When Trevor came to Redfern with his sister he came with view that both politics and faith mattered - they were two sides of the same coin. I was pleased to share some of those two passions with him here at Pitt Street and South Sydney Parish and in the activism of REDWatch’s battles like with Frank Sartor over The Block.

Robyn Fortescue says that “Trevor was a great believer in the people having a voice, the right to be heard” and that “Trevor’s community activity exemplified this”.

In the days of inner city branch stacking Sue Wicks remembers making sure Trevor actually existed when he applied to join the local ALP branch in 1979. He went on to become the Darlington Branch long term Secretary ensuring that the branch dealt with real issues of community interest. He regularly invited speakers to address the Branch. He was involved with saving the Erskineville Public Housing estates; trying to save South Sydney Council, and raising issues elected representatives often did not want to hear - whether it was taking on Andrew Refshauge over drug issues around The Block or on one visit I made with him asking Upper House President Meredith Burgmann to explain why they were allowing Frank Sartor to attack the Pemulwuy project.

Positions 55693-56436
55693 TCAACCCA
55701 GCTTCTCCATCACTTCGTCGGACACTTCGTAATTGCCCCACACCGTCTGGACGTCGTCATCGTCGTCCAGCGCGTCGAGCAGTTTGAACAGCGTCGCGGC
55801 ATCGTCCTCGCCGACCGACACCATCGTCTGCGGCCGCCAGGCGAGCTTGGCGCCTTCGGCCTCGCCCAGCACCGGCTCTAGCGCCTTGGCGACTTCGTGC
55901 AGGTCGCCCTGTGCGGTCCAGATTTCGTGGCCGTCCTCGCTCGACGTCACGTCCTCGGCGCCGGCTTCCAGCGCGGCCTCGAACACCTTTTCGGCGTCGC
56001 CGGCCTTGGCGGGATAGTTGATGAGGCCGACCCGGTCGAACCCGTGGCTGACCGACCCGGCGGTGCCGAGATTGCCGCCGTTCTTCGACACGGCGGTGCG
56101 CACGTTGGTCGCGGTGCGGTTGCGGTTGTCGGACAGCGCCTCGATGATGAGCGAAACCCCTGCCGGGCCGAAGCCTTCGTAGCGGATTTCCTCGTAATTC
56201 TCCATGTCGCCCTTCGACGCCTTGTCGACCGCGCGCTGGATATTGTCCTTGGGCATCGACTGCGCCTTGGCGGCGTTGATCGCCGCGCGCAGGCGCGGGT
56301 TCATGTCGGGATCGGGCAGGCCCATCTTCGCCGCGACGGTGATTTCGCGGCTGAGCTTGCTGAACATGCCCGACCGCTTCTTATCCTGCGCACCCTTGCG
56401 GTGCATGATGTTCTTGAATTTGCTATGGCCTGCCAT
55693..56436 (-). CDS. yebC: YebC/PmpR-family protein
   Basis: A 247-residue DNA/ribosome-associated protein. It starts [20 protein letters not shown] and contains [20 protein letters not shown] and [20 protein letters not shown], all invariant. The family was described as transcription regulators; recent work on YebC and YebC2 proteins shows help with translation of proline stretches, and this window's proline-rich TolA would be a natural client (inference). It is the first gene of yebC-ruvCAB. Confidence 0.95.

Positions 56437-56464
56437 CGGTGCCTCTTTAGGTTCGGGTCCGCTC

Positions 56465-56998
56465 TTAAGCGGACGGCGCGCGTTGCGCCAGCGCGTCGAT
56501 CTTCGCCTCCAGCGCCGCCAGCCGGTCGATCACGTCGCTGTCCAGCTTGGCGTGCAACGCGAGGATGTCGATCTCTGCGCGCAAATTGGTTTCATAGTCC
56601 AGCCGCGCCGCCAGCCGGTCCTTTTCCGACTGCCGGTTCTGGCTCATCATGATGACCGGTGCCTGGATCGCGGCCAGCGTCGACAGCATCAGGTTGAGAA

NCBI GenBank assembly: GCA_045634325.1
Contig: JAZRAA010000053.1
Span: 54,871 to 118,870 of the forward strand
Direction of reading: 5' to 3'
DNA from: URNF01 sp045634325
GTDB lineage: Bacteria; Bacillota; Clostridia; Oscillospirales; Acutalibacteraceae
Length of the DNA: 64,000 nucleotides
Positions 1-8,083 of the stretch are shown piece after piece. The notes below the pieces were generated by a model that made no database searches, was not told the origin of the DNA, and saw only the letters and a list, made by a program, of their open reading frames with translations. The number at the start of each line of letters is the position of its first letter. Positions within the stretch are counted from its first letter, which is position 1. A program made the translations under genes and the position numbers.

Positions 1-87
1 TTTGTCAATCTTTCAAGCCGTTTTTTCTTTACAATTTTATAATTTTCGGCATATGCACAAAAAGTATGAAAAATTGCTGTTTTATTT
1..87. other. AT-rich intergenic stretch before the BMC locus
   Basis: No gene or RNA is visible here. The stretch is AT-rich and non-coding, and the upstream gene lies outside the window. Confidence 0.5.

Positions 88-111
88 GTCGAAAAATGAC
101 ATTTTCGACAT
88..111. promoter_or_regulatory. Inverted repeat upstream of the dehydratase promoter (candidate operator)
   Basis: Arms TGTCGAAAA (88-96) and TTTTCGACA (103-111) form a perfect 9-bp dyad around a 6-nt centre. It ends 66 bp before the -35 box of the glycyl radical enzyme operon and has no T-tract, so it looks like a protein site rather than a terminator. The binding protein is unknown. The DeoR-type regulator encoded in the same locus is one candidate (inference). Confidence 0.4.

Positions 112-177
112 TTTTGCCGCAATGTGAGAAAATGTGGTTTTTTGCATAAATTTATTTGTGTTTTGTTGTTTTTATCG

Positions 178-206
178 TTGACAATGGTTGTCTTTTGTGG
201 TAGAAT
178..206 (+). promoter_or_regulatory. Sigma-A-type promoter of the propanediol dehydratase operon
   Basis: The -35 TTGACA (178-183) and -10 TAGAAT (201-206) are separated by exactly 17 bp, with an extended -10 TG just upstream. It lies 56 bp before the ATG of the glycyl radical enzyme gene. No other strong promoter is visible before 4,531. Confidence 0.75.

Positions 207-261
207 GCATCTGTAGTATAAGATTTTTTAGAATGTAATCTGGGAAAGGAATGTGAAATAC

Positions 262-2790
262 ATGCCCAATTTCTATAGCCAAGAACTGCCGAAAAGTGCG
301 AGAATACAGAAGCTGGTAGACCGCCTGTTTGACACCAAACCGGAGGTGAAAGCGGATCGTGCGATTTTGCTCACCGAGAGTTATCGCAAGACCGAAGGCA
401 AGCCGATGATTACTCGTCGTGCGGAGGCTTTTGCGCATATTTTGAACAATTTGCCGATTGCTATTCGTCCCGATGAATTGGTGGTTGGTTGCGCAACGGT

When NSW ALP  looked set to sell off state owned electricity Trevor called an activist meeting at the AMWU  building and thus was born the grass roots campaign against the sell-off.